Channel Ten blows up at 'shameful' Raelene Castle departure

Australian Associated Press
·3-min read
Raelene Castle, pictured here speaking during a media conference in 2019.
Raelene Castle speaks during a media conference in 2019. (Photo by Matt King/Getty Images)

Ten’s outgoing chief executive has reportedly lashed Rugby Australia over the circumstances of Raelene Castle’s resignation as Optus signalled an intention to further delay talks on a new broadcast deal.

The developments put the code into further turmoil as RA chairman Paul McLean prepares to sit down on Monday for talks with 10 former Wallabies captains who wrote a letter expressing their discontent at the state of rugby.

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Ten boss Paul Anderson described the failure to keep the network in the loop about corporate leadership changes at RA as “deeply concerning”.

“Ten has been the free to air broadcaster and a major advocate for rugby in Australia for the best part of the last decade - I think the events of last week have been shameful,” he told the Sydney Morning Herald.

“We are very concerned at what this means for the game.”

The newspaper also reported that Optus wanted to put off talks about a broadcast deal for 12 months, meaning RA would potentially have to extend their existing deal with Foxtel for another year.

Channel Ten CEO Paul Anderson, pictured here after a creditors meeting in Sydney in 2017.
Channel Ten CEO Paul Anderson after a creditors meeting in Sydney in 2017. (AAP Image/Mick Tsikas)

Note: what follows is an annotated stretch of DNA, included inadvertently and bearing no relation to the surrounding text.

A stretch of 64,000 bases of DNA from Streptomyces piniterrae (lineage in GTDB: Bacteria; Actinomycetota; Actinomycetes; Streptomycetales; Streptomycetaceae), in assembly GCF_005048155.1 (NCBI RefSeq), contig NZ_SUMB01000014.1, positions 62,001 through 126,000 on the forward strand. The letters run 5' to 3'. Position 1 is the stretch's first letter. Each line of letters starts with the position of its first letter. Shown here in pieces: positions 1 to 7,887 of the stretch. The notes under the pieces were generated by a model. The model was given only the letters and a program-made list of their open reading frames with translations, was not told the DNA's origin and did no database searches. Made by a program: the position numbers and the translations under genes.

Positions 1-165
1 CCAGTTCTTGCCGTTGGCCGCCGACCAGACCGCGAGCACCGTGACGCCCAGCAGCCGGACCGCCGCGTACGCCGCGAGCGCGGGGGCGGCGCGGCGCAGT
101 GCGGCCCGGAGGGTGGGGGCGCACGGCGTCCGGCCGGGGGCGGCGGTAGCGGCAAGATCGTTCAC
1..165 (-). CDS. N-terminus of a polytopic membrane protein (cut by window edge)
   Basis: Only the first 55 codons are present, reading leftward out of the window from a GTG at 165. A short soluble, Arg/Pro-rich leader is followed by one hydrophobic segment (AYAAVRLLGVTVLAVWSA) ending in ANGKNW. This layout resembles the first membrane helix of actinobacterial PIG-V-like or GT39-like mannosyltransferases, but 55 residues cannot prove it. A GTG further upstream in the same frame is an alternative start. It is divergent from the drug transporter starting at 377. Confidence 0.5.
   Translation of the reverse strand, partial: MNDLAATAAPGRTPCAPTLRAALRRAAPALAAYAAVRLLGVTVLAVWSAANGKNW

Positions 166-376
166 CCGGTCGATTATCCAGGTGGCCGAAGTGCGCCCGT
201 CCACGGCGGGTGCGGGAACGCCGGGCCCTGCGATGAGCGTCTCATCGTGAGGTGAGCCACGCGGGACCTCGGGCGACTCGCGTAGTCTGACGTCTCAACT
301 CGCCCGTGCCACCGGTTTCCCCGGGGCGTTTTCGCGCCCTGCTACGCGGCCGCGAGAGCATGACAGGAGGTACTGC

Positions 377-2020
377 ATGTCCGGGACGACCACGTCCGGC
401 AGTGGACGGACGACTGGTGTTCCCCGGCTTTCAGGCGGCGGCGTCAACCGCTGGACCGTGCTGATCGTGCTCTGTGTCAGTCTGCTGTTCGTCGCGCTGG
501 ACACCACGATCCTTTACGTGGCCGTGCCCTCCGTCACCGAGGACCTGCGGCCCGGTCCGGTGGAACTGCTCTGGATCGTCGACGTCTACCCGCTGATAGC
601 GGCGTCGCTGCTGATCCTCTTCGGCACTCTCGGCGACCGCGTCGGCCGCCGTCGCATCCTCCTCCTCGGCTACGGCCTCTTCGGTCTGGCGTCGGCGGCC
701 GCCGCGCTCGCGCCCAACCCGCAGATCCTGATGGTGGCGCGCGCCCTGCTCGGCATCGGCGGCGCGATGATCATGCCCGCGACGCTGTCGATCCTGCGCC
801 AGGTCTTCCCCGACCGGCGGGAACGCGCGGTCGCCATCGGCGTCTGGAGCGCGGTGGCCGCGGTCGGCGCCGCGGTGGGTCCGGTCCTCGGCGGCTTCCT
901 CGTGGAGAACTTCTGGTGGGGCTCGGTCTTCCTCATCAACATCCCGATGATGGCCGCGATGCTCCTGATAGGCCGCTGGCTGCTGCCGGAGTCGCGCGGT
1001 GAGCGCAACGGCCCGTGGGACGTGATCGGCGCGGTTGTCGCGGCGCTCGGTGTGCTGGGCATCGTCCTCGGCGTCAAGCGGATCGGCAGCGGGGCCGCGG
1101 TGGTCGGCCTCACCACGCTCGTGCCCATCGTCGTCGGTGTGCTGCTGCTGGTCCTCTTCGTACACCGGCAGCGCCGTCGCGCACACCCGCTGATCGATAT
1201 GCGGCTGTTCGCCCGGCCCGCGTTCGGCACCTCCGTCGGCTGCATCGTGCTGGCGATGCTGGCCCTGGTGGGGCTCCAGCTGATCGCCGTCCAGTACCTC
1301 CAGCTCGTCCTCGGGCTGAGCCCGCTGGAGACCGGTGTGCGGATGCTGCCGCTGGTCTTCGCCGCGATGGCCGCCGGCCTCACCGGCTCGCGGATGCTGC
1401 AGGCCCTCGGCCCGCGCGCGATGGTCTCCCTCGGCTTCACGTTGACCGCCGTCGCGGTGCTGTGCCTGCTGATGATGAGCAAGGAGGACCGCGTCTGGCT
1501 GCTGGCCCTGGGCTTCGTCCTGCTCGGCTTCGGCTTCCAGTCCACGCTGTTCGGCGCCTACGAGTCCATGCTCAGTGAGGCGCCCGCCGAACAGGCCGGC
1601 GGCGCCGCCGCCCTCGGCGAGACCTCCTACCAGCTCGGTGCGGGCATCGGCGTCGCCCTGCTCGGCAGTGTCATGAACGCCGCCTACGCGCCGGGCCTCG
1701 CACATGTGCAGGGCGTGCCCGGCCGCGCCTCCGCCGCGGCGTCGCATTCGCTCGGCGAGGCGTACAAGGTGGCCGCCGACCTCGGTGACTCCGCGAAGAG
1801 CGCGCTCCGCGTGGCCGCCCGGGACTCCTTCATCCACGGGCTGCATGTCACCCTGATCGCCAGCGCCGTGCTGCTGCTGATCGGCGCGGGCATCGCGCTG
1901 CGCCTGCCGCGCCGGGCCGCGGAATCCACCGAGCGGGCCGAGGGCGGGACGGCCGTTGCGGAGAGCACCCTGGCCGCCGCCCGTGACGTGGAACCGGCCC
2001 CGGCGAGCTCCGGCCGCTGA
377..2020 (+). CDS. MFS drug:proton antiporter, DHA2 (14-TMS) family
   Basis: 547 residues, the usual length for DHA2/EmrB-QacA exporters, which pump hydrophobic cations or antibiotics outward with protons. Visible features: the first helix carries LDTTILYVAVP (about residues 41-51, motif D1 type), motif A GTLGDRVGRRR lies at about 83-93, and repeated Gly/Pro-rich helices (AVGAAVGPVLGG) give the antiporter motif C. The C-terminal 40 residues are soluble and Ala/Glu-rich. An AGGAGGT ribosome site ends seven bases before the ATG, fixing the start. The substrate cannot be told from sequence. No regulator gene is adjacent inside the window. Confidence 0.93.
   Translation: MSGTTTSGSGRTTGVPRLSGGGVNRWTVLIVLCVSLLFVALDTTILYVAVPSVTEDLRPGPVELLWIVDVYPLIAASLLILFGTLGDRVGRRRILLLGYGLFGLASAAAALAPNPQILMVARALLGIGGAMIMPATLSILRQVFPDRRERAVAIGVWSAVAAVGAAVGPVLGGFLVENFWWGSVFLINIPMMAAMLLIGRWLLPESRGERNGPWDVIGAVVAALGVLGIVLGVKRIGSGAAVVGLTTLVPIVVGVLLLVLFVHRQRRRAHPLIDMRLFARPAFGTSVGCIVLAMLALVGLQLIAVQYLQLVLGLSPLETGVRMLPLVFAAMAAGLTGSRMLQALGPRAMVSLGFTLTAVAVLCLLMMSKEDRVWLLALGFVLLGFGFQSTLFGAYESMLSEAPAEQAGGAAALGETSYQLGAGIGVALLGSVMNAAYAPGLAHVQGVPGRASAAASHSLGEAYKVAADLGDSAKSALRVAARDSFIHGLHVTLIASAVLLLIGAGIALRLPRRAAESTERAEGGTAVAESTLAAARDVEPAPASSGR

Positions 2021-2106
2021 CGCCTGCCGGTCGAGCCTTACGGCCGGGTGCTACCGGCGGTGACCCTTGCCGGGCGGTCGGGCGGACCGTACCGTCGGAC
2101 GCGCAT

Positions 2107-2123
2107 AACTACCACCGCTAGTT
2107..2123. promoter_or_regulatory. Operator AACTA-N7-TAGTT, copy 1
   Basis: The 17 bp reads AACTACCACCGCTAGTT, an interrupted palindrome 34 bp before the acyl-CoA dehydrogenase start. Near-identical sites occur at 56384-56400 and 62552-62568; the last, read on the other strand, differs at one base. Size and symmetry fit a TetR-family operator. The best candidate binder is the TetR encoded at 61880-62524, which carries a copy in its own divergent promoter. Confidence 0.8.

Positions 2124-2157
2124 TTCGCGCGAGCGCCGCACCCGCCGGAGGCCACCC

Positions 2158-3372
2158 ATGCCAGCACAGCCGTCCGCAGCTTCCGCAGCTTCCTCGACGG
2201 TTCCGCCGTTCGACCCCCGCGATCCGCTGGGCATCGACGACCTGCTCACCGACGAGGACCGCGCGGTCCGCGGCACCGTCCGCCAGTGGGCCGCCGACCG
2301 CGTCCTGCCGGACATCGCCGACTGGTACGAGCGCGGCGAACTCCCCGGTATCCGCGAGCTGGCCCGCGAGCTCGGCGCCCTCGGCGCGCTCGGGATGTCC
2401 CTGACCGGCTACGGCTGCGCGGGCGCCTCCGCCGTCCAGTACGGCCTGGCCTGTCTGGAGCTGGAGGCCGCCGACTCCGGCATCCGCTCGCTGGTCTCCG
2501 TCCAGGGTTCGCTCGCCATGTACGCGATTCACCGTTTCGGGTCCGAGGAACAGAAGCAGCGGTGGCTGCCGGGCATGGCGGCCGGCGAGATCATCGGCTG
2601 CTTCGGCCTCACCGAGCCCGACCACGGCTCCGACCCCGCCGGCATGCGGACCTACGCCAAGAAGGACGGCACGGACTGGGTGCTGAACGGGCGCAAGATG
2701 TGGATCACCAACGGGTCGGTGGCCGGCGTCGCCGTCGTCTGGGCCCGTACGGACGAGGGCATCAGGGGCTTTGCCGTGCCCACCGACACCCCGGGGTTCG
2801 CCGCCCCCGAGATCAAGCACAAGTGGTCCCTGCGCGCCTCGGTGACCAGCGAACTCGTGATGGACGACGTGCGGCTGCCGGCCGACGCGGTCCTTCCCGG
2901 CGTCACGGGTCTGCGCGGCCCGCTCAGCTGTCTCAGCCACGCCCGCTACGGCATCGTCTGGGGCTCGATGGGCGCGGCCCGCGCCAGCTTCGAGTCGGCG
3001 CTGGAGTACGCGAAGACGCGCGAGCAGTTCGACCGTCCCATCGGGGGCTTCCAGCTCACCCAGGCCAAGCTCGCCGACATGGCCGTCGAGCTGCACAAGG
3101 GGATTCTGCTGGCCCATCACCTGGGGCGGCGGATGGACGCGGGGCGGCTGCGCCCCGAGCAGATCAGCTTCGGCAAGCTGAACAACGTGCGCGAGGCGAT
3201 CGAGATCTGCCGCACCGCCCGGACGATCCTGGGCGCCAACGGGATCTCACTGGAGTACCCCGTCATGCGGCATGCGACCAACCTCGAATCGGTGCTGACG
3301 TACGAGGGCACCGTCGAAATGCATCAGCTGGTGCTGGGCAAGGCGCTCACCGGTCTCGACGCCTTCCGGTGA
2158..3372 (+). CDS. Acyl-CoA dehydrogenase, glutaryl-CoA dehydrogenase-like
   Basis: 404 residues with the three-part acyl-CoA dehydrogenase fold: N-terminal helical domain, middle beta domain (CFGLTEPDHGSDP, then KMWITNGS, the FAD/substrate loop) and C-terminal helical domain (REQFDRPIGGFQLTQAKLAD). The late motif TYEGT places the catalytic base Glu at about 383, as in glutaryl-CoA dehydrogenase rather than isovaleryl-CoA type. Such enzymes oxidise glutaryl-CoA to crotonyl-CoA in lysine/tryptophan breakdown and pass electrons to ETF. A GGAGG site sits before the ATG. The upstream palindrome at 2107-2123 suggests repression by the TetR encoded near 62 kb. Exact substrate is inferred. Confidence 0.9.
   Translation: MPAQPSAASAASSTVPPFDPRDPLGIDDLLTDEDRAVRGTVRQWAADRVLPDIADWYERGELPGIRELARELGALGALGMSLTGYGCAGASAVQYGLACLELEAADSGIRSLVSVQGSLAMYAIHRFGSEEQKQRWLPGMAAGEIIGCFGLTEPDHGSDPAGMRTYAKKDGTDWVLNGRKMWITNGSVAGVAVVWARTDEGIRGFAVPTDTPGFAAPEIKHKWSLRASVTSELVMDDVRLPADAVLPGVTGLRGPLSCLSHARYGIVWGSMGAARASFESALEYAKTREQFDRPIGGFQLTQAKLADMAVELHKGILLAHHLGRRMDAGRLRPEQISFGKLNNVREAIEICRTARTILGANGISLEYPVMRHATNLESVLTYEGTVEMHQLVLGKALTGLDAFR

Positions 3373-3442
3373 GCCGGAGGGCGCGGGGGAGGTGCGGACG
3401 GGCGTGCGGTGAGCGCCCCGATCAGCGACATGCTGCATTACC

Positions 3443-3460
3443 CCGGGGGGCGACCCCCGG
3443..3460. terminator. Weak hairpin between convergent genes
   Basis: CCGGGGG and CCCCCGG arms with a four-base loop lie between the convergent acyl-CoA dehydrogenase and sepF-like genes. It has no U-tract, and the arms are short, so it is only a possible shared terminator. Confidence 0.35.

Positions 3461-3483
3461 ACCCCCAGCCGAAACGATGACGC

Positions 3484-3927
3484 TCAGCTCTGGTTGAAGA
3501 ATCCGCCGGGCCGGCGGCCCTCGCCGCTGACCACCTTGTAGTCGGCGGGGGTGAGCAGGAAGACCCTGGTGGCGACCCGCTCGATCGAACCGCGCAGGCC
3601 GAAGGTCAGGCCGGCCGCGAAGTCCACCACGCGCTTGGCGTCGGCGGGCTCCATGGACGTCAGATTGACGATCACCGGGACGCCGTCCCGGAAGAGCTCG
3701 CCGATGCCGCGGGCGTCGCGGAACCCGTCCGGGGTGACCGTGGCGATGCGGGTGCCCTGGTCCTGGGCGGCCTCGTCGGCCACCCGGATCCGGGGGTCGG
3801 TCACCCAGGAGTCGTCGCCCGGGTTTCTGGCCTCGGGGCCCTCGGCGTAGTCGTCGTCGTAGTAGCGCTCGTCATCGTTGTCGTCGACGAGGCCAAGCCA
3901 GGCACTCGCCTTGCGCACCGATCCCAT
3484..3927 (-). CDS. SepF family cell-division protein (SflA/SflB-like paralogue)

Rugby Australia chairman slams ‘abhorrent’ bullying

McLean previously backed Castle, who he says copped abhorrent bullying from “faceless people” during nearly three years in the job.

Castle stepped down on Thursday night, with former Wallabies captain McLean replacing her in the “very short term” before the search for a replacement officially begins on Monday.

He described Castle as someone who would run through broken glass for the organisation and that it was the criticism most did not see that lead to her decision to quit.

“Criticism is easy, being cynical is easy, but decision making is tough,” McLean said.

“She was able to do that and do that with some clarity.

“She would run through broken glass to get things done, and she has done that.”

Castle’s handling of the Israel Folau settlement and her rejection of Fox Sports' initial broadcast deal beyond this season were a source of criticism from some quarters, while the code's financial plight has been laid bare by the coronavirus pandemic.

A group of 11 former Wallabies captains wrote to RA earlier this week demanding administrative change, while long-time critic Alan Jones doubled down on Friday morning.

“She knows nothing about the game,” the former Wallabies coach turned broadcaster said on 2GB.

“It's like putting someone to become the first violinist in the Sydney Symphony Orchestra who can't read music.”

McLean said it was not the media criticism that stung though.

“It's the silent forces, the dark forces that upset me most,” he said.

“It's the people who didn't ask, didn't know the facts or just one of those faceless people out there that was the damaging thing from her perspective and she shared some of that with me, which I found quite abhorrent.

“(If not for the) unwarranted criticism and, in fact, bullying, I think it might have been a different scenario.”

McLean insisted most people in Castle's position would "have thrown in the towel ages ago" but that inevitably her departure had become the clear way forward.

with AAP